We didn't observe any large changes in credit scores between 2% and 40% utilization. The process of increasing the debt burden in our credit utilization simulation gradually affected the benchmark user's credit score. The biggest inflection points occurred around 43%, 80% and 100% utilization, as one can see in the corresponding table. The total effect of credit utilization appears to have no more than a 30% impact on one's credit rating, which corresponds to the notes released by FICO.
It should be noted that this simulation applies to a very specific credit user, and is by no means an exact representation of the effects your credit utilization may have on your credit score. Even if you fit a similar credit profile to our benchmark user, your score may have very different inflection points, and be impacted by utilization to a greater or lesser degree. Use this table to see the general directionality of the impact credit utilization has on users, rather than an exact measurement.
Our model user had no history of late payments or other derogatory marks. The user also had 5 active credit accounts, with an average age of 1 year.
|Credit Score||Effect On Credit Score|
How to Improve Your Credit Utilization?
Assuming you have your credit card payments under control, and never miss a due date, it makes sense to focus on improving your credit utilization. Optimizing for things like this can move your credit score from average to excellent. Here are a few steps consumers can take to help with decreasing their total credit utilization.
- Request higher credit limit from your issuer. If your credit score improved since the day you first opened your credit card account, and you have consistently made timely payments, you can ask your issuer to increase your credit limit. So long as you don’t end up charging more money to your card at the same time, doing this will immediately drive down your credit utilization. Before calling with this request, make sure you have a number in mind, as your bank representative will ask how much you would like to increase your credit line by.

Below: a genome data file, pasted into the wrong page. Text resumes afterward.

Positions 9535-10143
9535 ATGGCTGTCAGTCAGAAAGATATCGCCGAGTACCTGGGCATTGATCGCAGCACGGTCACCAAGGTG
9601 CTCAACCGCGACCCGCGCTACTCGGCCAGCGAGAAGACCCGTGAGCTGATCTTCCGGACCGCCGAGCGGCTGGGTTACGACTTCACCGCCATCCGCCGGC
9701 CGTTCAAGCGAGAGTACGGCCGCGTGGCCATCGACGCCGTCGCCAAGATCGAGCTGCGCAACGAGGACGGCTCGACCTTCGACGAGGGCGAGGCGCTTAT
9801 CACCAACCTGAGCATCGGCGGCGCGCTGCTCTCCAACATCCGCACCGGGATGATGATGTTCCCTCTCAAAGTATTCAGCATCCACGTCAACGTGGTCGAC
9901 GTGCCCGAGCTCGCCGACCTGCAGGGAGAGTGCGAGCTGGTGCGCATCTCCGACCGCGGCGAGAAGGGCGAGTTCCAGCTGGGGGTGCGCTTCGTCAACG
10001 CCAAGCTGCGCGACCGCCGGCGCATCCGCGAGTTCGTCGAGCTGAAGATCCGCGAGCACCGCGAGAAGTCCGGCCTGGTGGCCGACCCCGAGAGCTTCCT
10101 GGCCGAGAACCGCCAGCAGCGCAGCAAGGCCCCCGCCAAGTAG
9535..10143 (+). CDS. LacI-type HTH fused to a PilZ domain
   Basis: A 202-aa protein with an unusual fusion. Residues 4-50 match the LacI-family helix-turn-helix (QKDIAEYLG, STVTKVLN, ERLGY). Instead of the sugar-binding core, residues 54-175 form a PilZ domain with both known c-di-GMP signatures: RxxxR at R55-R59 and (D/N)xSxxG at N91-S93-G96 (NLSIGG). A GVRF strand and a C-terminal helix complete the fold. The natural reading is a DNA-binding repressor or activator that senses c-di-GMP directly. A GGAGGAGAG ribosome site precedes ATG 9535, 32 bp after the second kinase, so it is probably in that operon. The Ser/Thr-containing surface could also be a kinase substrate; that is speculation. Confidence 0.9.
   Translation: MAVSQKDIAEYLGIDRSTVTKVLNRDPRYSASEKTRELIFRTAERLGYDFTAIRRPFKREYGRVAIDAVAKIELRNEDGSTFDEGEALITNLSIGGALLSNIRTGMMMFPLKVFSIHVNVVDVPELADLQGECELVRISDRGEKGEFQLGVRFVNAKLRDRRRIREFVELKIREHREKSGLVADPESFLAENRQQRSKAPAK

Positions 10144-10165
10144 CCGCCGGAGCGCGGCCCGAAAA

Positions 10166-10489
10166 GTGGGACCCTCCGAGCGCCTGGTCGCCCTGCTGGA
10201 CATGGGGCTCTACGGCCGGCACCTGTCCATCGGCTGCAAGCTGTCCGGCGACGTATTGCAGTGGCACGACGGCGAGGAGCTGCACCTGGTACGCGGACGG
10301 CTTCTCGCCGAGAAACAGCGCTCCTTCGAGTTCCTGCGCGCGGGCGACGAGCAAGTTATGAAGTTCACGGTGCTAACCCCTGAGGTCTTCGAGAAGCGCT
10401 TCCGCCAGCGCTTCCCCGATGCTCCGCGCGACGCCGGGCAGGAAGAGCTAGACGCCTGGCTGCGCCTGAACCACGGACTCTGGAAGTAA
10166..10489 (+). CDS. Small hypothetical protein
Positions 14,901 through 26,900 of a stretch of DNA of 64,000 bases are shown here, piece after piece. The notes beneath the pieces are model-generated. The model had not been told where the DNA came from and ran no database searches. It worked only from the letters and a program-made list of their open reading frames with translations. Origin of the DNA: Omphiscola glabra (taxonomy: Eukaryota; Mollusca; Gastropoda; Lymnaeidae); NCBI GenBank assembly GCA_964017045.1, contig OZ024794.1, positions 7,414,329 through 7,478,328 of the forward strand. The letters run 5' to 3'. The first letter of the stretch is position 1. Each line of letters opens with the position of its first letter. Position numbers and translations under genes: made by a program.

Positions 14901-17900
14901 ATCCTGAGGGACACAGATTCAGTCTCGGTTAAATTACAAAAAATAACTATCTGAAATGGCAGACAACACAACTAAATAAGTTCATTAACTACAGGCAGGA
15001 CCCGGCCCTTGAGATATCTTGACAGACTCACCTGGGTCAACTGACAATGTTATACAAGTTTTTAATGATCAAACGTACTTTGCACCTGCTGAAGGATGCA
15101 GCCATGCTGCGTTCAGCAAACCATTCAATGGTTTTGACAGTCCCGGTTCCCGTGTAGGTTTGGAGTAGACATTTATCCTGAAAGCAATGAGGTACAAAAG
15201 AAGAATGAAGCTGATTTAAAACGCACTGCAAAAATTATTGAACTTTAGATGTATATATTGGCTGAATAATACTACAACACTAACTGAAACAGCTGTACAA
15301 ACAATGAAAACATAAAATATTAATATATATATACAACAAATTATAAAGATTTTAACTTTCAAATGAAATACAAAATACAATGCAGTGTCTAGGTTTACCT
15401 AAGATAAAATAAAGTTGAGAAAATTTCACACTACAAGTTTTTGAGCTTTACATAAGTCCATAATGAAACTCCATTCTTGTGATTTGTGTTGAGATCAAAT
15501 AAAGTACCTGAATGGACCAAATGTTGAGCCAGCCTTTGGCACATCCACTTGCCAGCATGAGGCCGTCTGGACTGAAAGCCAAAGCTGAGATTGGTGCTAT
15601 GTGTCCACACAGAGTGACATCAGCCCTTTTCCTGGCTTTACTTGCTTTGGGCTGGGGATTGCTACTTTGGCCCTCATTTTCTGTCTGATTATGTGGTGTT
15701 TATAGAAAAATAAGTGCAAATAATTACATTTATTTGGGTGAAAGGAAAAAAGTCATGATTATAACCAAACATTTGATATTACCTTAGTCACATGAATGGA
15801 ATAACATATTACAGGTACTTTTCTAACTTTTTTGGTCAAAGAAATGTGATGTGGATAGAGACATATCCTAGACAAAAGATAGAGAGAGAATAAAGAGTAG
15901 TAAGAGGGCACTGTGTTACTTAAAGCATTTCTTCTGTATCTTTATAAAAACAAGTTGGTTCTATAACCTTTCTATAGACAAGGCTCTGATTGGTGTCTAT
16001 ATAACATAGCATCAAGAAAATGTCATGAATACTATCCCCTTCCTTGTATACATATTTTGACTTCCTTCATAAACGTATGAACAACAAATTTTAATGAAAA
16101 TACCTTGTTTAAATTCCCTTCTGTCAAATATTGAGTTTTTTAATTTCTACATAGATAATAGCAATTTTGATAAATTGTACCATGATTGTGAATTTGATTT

- Pay off your bill mid-cycle. You can make multiple credit card payments throughout the month, not just when your bill is due. Doing this can help reduce your utilization. If your issuer reports your account a few days before your bill’s due date, it may look like your utilization is usually higher than it actually is. Making payments throughout the month will help keep your total balance down, and to make sure it’s low when it gets reported.
- Be mindful of how much you’re spending. The easiest way to control your total credit utilization is to keep your overall spending in-check. Credit cards allow you to spend beyond your means. Make sure you don’t make purchases that you can’t pay off at the end of the month. If you begin keeping a rolling balance, it will drive up your credit utilization over time. One way to avoid this is to actively monitor your credit card statement throughout the month. Not only can this help you control spending, but also allows you to catch any suspicious activity in the event your card details were stolen.
- Set up balance alerts. Most major credit issuers allow users to set up balance alerts. You can receive an SMS or e-mail message once your credit card balance hits a certain threshold. You can use this in conjunction with the above step to make sure you are never surprised about how much you spent in a given month.